But really it’s not vague at all. Looking at its record, it’s easily apparent that “offensive” under Section 66A is only offensive when a politician’s feelings are hurt.
When a PIL was filed challenging Sec. 66A, Justice Basha wondered whether just declaring it illegal was the proper remedy. “You must remember that even you would not be able to invoke the provision in case you are genuinely aggrieved against some communication made by another individual,” the judge told the petitioner’s counsel.
But what’s the point of having it when the only ones who can really invoke it are the powerful and the connected? Online harassment of ordinary citizens continues unabated despite 66A. As Debarati Haldar points out cops don’t want to invoke 66A when ordinary citizens come to complain. But they respond with great alacrity to ruffled politicians. Mahapatra and his septuagenarian neighbour were picked up by Kolkata police at midnight and kept them in “protective custody”. Srinivasan was arrested early morning, the very next day after he sent out his tweet.
It’s clear Sec 66A has become the easiest weapon in a politician’s arsenal. Karti Chidambaram could have sued Ravi Srinivasan for libel. But libel is harder to prove because “actual loss of reputation” has to be proved in court. Libel charges against Mahapatra were dropped.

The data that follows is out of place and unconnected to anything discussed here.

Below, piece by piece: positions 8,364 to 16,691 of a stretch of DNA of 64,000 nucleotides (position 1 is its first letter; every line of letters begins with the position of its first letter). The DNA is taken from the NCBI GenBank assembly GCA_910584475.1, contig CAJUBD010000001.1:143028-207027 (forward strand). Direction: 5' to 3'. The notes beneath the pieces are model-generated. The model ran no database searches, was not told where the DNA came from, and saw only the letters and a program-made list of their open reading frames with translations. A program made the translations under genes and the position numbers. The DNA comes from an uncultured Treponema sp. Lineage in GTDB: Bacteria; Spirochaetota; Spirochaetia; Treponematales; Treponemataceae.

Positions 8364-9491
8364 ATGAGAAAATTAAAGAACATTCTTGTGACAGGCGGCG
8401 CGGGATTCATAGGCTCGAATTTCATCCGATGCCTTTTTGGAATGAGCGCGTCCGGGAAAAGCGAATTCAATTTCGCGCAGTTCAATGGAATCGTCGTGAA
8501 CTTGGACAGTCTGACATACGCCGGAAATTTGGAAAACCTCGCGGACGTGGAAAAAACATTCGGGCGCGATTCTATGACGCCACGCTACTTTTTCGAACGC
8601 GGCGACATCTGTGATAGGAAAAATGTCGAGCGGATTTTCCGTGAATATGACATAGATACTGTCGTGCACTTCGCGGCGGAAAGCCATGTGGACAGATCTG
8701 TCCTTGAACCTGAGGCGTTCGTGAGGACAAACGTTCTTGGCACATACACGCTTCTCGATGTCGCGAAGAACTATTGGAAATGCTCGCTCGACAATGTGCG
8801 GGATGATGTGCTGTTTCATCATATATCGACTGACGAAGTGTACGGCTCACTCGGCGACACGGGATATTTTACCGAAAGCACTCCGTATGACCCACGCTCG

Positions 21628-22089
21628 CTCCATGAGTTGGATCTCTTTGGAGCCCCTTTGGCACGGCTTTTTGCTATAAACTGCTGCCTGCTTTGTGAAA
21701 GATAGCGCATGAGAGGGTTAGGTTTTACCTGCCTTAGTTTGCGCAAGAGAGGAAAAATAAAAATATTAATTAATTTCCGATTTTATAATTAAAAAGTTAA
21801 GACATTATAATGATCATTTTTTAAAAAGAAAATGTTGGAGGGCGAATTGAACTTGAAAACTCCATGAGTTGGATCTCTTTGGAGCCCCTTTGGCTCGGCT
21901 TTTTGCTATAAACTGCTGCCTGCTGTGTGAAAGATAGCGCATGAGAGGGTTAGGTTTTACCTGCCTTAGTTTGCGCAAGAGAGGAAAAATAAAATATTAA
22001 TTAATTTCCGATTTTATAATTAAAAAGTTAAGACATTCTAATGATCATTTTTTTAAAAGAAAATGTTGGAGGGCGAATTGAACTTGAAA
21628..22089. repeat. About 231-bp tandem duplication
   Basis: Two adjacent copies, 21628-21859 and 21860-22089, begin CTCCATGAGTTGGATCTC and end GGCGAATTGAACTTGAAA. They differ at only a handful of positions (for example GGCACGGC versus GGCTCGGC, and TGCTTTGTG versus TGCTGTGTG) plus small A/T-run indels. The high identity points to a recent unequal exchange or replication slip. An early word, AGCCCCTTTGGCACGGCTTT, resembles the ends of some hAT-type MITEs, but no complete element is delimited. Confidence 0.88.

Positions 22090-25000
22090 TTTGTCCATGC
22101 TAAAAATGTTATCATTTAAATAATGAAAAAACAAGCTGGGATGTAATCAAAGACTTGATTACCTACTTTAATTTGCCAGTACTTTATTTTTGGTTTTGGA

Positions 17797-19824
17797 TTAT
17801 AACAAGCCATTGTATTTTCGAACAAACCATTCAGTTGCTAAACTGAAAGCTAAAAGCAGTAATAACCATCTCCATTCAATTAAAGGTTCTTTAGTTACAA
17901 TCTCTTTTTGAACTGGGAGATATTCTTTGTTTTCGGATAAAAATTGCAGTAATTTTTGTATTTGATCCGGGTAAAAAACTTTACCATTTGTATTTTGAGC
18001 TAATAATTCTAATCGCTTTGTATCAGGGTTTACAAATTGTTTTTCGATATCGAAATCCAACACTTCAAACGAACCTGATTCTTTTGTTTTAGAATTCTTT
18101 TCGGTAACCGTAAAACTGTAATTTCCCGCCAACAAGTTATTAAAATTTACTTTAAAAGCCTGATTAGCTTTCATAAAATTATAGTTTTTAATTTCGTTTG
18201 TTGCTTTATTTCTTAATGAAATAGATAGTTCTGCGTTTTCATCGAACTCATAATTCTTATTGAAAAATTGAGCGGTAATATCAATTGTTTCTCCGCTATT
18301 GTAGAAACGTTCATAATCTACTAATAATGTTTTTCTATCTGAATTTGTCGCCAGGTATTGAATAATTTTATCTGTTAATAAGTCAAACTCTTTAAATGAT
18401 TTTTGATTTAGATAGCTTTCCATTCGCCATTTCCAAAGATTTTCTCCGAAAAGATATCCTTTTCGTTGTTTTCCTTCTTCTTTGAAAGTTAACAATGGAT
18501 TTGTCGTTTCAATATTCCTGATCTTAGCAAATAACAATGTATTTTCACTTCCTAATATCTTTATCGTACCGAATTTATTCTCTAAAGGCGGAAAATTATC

That’s why 66A works so much better as a tool for intimidation.
While politicians happily use it to go after their most casual critics, Prasanto K Roy, editorial advisor at CyberMedia writes “interestingly, Section 66A has never been used against politicians.”
Subramanian Swamy, for example, routinely tweets far more damning stuff than what Ravi Srinivasan did about Karti Chidambaram. But Sec 66A seems to be reserved for unsuspecting citizens speaking their mind or forwarding jokes on their own social media networks.
And despite its use having been called “high handed”, “unwarranted” and “hasty”, neither politicians nor the police seem too perturbed. Why should they be? Mamata Banerjee’s government just thumbed its nose at its own state human rights commission and dismissed its findings that the professor’s human rights had been violated. The government has said blithely there was “no violation of human rights” because it claims he had been kept in police custody for his “own protection” to rescue him from “an agitated mob” so he could gain “an opportunity to regain a level of mental composure.”
To that end, the government says “departmental action is also not warranted for any alleged police excess and highhandedness by the police officers concerned.”
Mahapatra called the government’s response a “mockery” of its assurance of “immediate redressive action”. But his recourse is limited. He has classes to teach. The government on the other hand has everything at its disposal – time, money and Sec. 66A.